The 1931 Roxie Theatre was the last theatre built on Broadway. The Roxie, noted for its stepped roofline, tower, decorative chevrons, and highly stylized geometric forms, was the only theatre downtown built in the Art Deco architectural style.
Opened in 1927, the playhouse was built for John Steven McGroarty specifically as a venue for his famed Mission Play. The architectural style is Mission Revival - the exterior façade was designed to resemble McGroarty’s favorite mission, San Antonio de Padua in Monterey County, California.
The Shrine Auditorium and its adjoining Shrine Expo Center were designed by architects John C. Austin and Abram M. Edelman with interiors by noted theatre architect G. Albert Lansburgh in a Moorish Revival style. When it opened in 1926 with over 6,700 seats, the Shrine was the largest theatre in the United States. It is still the largest proscenium arch stage in North America.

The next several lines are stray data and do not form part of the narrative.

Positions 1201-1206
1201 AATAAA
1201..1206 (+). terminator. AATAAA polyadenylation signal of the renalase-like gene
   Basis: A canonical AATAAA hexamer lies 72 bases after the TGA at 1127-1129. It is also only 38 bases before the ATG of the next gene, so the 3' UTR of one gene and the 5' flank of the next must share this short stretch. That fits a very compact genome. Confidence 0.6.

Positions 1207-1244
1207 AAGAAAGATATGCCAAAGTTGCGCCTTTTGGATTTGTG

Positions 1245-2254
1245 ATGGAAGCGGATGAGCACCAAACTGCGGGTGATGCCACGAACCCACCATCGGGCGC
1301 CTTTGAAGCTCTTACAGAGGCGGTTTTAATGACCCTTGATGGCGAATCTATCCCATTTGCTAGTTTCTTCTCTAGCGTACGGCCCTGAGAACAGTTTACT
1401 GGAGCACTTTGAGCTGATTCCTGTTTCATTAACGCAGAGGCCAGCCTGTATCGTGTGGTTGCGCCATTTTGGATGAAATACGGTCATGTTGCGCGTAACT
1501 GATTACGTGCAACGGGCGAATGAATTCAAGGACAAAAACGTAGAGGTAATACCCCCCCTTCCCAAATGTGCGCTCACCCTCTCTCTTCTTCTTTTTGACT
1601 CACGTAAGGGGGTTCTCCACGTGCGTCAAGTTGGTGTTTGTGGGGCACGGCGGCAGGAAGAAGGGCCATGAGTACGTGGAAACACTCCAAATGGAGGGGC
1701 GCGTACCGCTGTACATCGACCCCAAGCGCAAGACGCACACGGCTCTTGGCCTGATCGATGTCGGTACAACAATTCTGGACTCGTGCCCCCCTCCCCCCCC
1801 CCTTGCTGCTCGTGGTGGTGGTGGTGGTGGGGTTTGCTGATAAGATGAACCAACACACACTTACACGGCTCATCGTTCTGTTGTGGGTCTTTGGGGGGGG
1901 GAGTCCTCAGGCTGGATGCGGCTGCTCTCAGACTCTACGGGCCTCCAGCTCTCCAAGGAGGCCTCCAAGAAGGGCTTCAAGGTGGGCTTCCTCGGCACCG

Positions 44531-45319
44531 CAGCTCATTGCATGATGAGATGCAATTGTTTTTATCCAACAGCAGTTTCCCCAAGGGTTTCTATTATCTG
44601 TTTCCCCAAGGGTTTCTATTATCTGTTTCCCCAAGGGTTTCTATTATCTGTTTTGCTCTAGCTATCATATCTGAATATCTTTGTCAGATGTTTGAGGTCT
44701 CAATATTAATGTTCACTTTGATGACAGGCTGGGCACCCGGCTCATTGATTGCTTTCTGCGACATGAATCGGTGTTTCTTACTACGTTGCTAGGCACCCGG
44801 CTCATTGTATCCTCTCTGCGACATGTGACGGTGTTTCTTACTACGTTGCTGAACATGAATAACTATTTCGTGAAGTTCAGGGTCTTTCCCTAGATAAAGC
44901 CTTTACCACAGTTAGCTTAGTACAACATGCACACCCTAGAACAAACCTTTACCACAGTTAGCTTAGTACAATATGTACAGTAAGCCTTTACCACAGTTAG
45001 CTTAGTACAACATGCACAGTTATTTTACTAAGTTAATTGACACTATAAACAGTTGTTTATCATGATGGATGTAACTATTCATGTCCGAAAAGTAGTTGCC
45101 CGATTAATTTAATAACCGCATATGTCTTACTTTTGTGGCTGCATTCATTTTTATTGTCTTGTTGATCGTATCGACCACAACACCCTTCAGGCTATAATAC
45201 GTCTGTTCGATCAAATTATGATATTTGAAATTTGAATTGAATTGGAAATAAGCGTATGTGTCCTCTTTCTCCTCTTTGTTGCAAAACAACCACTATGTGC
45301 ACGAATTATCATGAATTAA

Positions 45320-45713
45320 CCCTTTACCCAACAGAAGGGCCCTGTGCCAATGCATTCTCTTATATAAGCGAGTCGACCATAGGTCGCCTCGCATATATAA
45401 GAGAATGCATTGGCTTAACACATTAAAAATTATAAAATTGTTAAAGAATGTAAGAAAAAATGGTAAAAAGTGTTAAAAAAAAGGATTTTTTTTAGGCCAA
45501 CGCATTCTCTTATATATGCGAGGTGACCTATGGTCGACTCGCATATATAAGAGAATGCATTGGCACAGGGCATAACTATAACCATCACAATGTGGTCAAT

The State Theatre (1921) designed by Weeks & Day is a twelve-story Beaux Art style structure with a brick façade – one of the largest brick-clad buildings in the city – with terra cotta ornamentation at the lower levels.
The Tower Theater opened in 1927, was the first theatre designed by renowned theatre architect S. Charles Lee. The creative designer was able to fit 900 seats an ground floor retail onto a tiny corner lot.
Located on Sunset Drive where Sunset Boulevard becomes Hollywood Boulevard, the Vista Theatre was originally known as the Lou Bard Playhouse or Bard's Hollywood. The theatre, designed by noted theatre architect Lewis A. Smith, is a unique combination of decorative styles - a Spanish Colonial Revival exterior and an Egyptian-themed interior.